The Document Outline – Sectioning Tags
HTML5 has new “sectioning content” elements will have an impact on the document outline. These tags all have a structural meaning and are block elements by default.
<header> element is a sectioning tag. The W3C says:
“The <header> element specifies a header for a document or section.”
It can be used for introductory content and you can technically use more than one, but most people tend to use it just for the banner/header info for the page.
<footer> element describes the information at the bottom of the page, and can include such things as: text-only nav, links to the sitemap and other utilities, authorship information, copyright information, back-to-top links, authorship dates, and so on.
According to the W3C, the
<article> tag “specifies independent, self-contained content.” Essentially, this is any content that could be reused somewhere else. It could apply to a blog post, a magazine or news story, a forum post, etc.
The W3C, describes the
<section> tag as “sections in a document.” Think of it as being used as “subsections” of the article.
<aside> tag is for content that is apart from the main article, but related to it. For example, a list of related links to the article that doesn’t get included into the flow.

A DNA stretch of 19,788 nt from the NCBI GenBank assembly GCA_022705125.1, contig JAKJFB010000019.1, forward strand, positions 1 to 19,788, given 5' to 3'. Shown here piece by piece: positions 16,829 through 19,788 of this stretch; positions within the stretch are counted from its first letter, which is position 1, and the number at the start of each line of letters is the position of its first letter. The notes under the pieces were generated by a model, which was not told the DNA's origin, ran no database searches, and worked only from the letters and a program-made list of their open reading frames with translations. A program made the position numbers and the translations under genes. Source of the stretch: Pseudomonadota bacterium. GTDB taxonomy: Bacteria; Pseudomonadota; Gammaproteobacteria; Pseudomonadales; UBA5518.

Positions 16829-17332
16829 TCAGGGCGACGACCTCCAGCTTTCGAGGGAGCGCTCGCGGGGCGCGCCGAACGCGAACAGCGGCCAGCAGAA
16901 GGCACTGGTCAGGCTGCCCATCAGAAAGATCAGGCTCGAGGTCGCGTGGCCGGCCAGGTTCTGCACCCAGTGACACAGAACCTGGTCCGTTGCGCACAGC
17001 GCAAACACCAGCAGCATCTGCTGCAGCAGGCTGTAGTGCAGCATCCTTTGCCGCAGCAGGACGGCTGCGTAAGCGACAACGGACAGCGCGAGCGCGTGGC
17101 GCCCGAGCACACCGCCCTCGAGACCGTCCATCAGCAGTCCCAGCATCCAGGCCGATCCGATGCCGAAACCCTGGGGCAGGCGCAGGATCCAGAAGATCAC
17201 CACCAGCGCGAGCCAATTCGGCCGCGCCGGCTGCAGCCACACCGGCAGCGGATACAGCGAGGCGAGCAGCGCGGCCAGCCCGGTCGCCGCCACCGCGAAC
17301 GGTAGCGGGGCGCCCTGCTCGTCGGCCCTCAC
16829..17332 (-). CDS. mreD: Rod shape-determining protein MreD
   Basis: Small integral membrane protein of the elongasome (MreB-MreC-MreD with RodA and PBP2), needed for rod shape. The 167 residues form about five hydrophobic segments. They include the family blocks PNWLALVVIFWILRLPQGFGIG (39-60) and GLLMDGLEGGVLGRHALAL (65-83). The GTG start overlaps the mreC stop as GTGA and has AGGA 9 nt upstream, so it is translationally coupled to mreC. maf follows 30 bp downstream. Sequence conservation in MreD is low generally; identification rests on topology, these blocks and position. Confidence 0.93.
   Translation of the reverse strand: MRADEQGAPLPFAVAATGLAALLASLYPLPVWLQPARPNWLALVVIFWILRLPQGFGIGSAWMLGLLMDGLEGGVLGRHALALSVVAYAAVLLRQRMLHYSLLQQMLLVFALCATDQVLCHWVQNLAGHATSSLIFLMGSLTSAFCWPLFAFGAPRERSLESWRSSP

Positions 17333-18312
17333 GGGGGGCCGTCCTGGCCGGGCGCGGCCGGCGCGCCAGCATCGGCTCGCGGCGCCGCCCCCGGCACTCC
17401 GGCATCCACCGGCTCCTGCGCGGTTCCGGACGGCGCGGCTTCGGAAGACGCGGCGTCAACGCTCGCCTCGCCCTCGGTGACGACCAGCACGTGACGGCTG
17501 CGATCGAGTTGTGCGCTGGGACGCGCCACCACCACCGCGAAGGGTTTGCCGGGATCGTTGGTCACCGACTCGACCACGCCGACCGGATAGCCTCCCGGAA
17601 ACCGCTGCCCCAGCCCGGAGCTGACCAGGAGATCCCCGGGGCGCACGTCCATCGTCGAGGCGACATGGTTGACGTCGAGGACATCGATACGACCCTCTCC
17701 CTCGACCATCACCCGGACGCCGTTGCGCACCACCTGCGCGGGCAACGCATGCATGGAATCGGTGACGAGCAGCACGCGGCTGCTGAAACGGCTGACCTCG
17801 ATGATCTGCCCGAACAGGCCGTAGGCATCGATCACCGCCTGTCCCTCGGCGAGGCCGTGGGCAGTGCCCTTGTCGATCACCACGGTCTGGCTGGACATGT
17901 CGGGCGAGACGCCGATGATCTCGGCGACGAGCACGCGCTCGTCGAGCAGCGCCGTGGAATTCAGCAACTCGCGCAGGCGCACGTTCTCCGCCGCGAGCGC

This is a unique tag, that can only be used one time on a page. It should describe the main content, and it can’t be nested in any of the above tags. Note: don’t use this for styling either.
The content inside the
<main>element should be unique to the document. It should not contain any content that is repeated across documents such as sidebars, navigation links, copyright information, site logos, and search forms. (W3CSchols)
figure and the
figcaption tags can be used together to convey more information about an important image. For example:
<img src="images/sunflower.jpg" alt="light grey picture of a sunflower">
<figcaption>Fig1. - Sunflower image used for backgrounds.</figcaption>
You’ll note I’m referring to them a lot. The W3C (world-wide web consortium) is the body that governs HTML5 standards, and their W3Cschool is a useful place to play around with these tags and get definitions of the tags.
Inline Semantic HTML
<time> “tag defines a human-readable date/time” (W3CSchools) but it’s not sectioning content.
Another example would be the
<mark> tag, which you can use if you want to highlight parts of your text.
There are two other semantic tags you may already know. The
<strong>, which shows that the text with that tag is more important than the surrounding text, and the
<emphasis> tag, which indicates a stress on that word in a sentence.